Super Heroes, Pirates Hit Hampton Beach

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Plungers conquer cold, raise funds for Special Olympics

By Chelsey Shuman and Casey Sullivan

Hampton Union, Tuesday, February 8, 2011

[The following article is courtesy of the Hampton Union and Seacoast Online]
Students and participants kick up snow and sand as they run to the water for the third annual High School Plunge Saturday afternoon to benefit Special Olympics New Hampshire.
[Photo by Ioanna Raptis]

Conquer cold, raise funds

As the plungers scrambled for towels and anything offering warmth onlookers looked thankful for their hats, gloves and multiple layers of clothing.

HAMPTON -- While many, if not most, chose to stay somewhere warm this weekend, the plungers and supporters of the third annual High School Plunge on Saturday, Feb. 5 and the 12th annual Penguin Plunge, Sunday, Feb. 6, came out in droves to raise money for the Special Olympics New Hampshire.

At a chilling 41 degrees on Saturday, the water temperature was not ideal but that did not stop participants, many of whom were dressed as their favorite super heroes.

Trained divers and paramedics stood at the ready as plungers ran into the water at Hampton Beach in two groups, breaking through yellow police tape stretched between two towering lifeguard stands. Each group waited excitedly as radio personalities Mark and Karen from WOKQ 97.5 counted down with onlookers, reminding all participants that once in the water they should come right back out and into warm clothes to avoid getting sick.

Although many came to cheer on friends and family, there was also a good amount of people who came to show their support for the Special Olympics New Hampshire, an organization that helps more than 3,500 men and women with disabilities train and compete in activities they love.

Suzi MacDonald said she has worked with Special Olympics for years. Saturday gave her the opportunity to come out and support locals. She smiled at all those dressed for the occasion.

"These events are always fun," she said, "and the energy is always crazy no matter if you are actually participating or just watching from the sidelines."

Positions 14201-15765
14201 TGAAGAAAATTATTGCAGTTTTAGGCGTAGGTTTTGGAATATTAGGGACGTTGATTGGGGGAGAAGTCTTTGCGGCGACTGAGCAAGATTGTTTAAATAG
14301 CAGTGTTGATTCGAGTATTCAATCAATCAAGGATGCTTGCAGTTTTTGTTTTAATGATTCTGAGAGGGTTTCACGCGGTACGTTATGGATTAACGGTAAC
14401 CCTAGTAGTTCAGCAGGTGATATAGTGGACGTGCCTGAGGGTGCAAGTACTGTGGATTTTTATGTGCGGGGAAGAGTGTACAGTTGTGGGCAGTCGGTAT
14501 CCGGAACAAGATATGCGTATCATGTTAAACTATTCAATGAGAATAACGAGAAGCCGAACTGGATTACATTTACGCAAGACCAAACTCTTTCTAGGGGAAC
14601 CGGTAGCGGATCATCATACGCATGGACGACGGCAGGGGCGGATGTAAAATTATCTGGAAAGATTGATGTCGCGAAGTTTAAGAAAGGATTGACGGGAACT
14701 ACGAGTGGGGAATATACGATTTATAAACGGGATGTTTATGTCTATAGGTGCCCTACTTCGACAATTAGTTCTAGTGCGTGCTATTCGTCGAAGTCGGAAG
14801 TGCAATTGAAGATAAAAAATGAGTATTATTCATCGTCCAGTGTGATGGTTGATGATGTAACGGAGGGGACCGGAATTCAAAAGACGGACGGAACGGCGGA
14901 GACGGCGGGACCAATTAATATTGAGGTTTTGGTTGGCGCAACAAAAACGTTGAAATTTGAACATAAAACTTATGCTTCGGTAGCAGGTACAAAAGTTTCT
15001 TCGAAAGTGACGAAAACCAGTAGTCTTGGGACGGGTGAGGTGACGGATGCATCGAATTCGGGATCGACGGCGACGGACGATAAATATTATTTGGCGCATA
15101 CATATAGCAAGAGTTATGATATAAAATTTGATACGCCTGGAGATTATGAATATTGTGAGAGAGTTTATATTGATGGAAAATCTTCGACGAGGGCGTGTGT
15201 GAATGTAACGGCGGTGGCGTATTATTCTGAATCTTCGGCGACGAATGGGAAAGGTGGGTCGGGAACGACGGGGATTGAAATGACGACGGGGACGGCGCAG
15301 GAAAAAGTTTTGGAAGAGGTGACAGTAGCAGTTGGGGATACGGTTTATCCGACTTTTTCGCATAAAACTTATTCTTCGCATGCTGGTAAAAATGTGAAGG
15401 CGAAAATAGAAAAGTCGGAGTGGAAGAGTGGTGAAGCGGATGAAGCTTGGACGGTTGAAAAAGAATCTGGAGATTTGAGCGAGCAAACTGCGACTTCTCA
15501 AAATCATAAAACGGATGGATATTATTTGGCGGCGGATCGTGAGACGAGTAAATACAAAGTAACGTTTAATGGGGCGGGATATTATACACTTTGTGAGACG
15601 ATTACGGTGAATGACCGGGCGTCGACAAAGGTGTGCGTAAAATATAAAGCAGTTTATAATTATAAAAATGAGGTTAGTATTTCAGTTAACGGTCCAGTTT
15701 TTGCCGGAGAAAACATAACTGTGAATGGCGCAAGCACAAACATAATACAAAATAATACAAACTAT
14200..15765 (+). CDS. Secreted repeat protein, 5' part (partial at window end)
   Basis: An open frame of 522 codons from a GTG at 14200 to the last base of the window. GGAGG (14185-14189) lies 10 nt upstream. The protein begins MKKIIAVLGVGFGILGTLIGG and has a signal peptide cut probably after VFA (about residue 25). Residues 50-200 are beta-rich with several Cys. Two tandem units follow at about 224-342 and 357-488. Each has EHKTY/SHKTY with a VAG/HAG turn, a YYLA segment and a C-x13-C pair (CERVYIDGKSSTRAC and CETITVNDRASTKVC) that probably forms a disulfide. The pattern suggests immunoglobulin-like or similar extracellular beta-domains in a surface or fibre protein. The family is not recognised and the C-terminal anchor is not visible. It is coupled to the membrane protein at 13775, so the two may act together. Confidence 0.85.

As the plungers scrambled for towels and anything offering warmth onlookers looked thankful for their hats, gloves and multiple layers of clothing.

Raije Hollis, the ambassador for Laconia High School, stood with a huge smile despite being soaking wet and out of breath from the shock of both the water and air temperatures. He was clad only in a bathing suit.

"It's pretty cold out there," he said. "But I am happy because we raised $263 as a school for a great cause."

Afterward, participants and other donors gathered inside the Hampton Beach Casino Ballroom for hot chocolate, coffee and other refreshments, as well as gift cards to Irving, Nike and Earthtec.

While the event itself only lasted about 20 minutes, plungers and their supporters seemed to agree that it was well worth their time to contribute to an organization that helps so many every year. It was a similar scene during Sunday's event which saw a horde of 715 people bounding headlong into 40-degree waters.

The pack of people from all over New Hampshire donned swords and eye patches for this year's pirate-themed event and didn't hesitate before dunking under the frigid waters to raise money for SONH.

Leading the plungers were Sen. Kelly Ayotte, R-N.H., and Executive Councilor Chris Sununu, who took the plunge this year for the first time.

"It's just wonderful to have a group here that's so strong and who puts their heart in it year after year," said a soaking-wet Sununu after running back to his family on the beach for a dry towel.

This year, Sunday's event raised $537,000 to benefit the nonprofit's operations through pledge donations, according to event coordinator Mary Conroy.

"I think the Penguin Plunge represents the best of the community that is New Hampshire," Conroy said. "We have flocks that come from Berlin, Keene, the Upper Valley and everywhere in between."

Ayotte, who took the plunge in 2009 when she was New Hampshire's attorney general, said coming to the event again was important for her, since she is consistently impressed by the athletes who participate in the Special Olympics each year and wanted to show her support.

"It's just a great cause," Rochester resident Chris Bowler said after making the plunge. "I did it once, and now I've done it 10 times."

The event was made possible by a joint effort between the Hampton Police Department, Hampton Fire and Rescue and a group of New Hampshire and Maine construction workers, who had to juggle a weekend storm and the removal of snow and ice from the beach to prepare for the event, according to Hampton Deputy Police Chief Rich Sawyer.

"People just got together and got it done," Sawyer said. "And everyone was very happy in the end."

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